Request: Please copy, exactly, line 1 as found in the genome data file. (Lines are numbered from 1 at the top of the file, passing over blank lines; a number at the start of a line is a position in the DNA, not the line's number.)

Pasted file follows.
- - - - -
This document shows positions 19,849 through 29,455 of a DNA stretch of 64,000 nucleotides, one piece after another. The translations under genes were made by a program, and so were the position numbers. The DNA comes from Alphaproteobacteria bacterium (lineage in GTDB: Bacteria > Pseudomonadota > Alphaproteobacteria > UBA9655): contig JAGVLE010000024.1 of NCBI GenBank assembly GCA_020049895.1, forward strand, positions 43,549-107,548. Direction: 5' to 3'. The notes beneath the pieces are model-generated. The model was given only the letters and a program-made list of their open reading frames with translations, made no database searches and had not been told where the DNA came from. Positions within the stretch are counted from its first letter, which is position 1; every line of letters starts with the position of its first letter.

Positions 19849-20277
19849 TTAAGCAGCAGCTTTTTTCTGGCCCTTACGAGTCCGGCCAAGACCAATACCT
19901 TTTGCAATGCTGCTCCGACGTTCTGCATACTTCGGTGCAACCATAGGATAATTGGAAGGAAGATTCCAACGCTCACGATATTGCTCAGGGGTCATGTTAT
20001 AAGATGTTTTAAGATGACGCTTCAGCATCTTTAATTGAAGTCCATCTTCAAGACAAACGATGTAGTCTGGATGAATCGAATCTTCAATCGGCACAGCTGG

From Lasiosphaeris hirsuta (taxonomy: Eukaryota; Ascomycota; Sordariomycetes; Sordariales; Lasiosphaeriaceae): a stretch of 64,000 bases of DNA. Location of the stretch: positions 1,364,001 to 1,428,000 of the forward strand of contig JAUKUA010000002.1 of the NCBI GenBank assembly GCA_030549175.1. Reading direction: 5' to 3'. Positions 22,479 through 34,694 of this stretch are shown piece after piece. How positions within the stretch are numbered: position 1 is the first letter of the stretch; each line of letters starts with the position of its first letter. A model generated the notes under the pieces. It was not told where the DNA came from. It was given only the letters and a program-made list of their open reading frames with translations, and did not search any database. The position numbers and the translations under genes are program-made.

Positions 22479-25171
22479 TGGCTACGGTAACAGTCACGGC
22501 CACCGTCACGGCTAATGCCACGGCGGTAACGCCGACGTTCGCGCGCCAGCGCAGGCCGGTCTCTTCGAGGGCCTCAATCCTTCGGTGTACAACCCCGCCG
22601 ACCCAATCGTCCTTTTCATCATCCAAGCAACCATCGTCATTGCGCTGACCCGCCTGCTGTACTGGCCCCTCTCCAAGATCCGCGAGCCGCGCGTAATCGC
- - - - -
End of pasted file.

This document shows positions 19,849 through 29,455 of a DNA stretch of 64,000 nucleotides, one piece after another. The translations under genes were made by a program, and so were the position numbers. The DNA comes from Alphaproteobacteria bacterium (lineage in GTDB: Bacteria > Pseudomonadota > Alphaproteobacteria > UBA9655): contig JAGVLE010000024.1 of NCBI GenBank assembly GCA_020049895.1, forward strand, positions 43,549-107,548. Direction: 5' to 3'. The notes beneath the pieces are model-generated. The model was given only the letters and a program-made list of their open reading frames with translations, made no database searches and had not been told where the DNA came from. Positions within the stretch are counted from its first letter, which is position 1; every line of letters starts with the position of its first letter.